Talend Open Studio for Data Integration is a code generator, and so does a lot of the "heavy lifting" for you. As such, it is a suitable tool for experienced developers and non-developers alike. Talend Open Studio for Data Integration is easy to use and reduces the time taken to develop integrations from weeks and months to days or even hours.
Integration jobs are created from components that are configured rather than coded and jobs can be run from within the development environment or executed as standalone scripts.
Some common use cases for Talend Open Studio for Data Integration include:
Data migration from one database to another: This is a common scenario when new systems are implemented or existing systems are upgraded. Data has to be populated into the new or upgraded system and database schemas may be subtly or completely different, requiring some modification of the data prior to loading. Data migrations tend to be "one-off" activities, not integrations that are deployed on an ongoing basis. The Studio facilitates data migrations through its many database connectors and actions.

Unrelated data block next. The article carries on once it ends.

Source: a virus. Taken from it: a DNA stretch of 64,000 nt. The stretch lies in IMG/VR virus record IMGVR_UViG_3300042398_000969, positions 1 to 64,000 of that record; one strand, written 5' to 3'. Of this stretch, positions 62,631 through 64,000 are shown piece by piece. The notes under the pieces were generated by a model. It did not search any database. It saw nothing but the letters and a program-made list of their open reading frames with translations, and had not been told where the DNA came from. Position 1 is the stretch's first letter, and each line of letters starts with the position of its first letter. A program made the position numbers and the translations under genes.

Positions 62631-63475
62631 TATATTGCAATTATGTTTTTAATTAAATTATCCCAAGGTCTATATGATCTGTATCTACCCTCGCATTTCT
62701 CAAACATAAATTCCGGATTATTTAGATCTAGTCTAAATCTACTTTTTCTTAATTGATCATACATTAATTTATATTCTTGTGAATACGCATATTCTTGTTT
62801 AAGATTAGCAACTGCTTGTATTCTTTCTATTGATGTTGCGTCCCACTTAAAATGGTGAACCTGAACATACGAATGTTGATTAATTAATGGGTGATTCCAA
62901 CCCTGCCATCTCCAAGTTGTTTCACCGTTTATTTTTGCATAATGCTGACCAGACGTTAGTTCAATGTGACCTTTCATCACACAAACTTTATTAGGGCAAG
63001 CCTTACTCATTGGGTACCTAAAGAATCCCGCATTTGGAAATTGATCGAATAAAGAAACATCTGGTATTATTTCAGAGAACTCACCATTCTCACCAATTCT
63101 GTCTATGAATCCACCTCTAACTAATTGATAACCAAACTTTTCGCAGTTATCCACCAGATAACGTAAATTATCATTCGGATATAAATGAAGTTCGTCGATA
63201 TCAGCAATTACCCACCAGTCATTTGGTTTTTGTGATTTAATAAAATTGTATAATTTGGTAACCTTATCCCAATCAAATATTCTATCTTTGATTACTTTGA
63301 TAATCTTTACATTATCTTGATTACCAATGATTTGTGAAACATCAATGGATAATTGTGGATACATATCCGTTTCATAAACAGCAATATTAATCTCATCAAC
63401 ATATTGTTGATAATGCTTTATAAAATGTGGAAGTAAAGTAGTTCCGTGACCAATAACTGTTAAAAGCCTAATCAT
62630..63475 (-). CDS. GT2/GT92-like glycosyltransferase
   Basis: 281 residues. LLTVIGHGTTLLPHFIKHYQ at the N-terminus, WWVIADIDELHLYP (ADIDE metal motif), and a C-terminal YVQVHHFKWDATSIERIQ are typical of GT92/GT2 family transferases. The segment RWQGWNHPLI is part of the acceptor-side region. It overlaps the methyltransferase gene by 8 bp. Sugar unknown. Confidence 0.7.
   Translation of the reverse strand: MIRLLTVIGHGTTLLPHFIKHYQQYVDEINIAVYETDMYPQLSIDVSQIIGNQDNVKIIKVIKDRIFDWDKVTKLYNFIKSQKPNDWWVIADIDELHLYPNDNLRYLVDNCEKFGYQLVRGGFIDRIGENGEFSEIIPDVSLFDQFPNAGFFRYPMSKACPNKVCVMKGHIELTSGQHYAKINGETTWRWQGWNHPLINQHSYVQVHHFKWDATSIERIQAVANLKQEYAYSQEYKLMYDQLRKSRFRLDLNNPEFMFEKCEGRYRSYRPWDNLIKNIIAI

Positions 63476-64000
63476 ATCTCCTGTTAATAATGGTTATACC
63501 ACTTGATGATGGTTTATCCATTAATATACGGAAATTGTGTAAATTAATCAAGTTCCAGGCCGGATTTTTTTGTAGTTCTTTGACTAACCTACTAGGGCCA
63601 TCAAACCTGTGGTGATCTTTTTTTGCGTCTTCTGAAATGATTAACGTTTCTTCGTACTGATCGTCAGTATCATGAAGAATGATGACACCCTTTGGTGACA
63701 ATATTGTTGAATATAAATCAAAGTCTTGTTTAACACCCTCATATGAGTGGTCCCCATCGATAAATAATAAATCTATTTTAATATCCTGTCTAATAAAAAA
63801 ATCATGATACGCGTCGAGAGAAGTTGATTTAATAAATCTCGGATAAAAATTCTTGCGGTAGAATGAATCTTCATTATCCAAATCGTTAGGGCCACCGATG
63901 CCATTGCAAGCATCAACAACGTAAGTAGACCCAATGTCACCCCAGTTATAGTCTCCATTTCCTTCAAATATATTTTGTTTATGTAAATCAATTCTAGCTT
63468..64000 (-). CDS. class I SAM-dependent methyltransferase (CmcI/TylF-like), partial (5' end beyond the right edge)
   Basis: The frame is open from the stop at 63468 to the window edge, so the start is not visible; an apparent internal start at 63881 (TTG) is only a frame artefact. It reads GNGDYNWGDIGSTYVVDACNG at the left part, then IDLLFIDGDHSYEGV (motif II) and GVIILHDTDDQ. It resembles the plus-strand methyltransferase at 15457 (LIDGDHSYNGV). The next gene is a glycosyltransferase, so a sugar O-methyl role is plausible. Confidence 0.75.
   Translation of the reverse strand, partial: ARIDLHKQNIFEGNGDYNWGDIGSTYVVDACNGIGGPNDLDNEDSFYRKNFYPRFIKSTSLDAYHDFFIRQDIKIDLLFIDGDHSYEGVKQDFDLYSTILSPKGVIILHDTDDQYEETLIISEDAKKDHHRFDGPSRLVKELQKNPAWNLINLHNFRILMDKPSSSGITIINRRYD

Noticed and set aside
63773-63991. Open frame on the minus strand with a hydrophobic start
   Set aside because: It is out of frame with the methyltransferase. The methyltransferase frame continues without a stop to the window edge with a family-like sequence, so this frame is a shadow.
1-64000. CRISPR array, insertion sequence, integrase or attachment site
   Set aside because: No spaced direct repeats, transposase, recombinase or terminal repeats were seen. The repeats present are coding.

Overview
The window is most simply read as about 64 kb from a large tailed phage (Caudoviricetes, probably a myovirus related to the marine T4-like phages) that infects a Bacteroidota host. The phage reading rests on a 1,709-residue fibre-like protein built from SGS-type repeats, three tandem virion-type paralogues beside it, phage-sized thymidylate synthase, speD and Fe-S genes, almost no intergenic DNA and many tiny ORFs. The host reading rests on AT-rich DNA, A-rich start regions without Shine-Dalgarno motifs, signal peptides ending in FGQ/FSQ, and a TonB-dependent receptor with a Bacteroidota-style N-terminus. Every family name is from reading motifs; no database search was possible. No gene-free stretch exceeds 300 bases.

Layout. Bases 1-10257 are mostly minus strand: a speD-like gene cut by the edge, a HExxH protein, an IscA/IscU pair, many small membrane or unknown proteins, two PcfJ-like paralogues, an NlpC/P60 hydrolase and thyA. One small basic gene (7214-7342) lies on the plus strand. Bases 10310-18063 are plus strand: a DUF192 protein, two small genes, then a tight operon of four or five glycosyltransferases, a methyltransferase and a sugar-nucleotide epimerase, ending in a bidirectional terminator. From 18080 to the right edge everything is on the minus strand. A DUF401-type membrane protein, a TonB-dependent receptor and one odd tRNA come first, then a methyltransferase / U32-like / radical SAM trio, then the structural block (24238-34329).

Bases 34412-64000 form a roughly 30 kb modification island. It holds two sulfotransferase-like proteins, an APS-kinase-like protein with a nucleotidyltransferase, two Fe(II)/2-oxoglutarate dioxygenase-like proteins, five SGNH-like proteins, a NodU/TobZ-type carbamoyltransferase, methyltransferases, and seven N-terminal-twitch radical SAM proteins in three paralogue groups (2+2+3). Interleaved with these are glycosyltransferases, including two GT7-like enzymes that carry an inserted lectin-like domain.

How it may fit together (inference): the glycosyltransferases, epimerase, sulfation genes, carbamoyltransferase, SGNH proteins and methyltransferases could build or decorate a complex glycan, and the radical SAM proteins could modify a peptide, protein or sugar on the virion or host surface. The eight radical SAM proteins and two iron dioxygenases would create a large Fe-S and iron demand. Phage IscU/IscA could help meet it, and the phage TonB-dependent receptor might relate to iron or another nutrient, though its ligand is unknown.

Regular file exchanges between systems: The humble flat file is still a cornerstone of many systems integrations. Their low-tech approach makes them particularly suitable for batch processes when real-time data flows are unnecessary. File exchanges will often require some form of file transformation, either data content, data format, or both. The Studio has the ability to manage many different file formats and, with its file management capabilities such as FTP and archiving (zipping), is able to facilitate a full end-to-end file exchange process.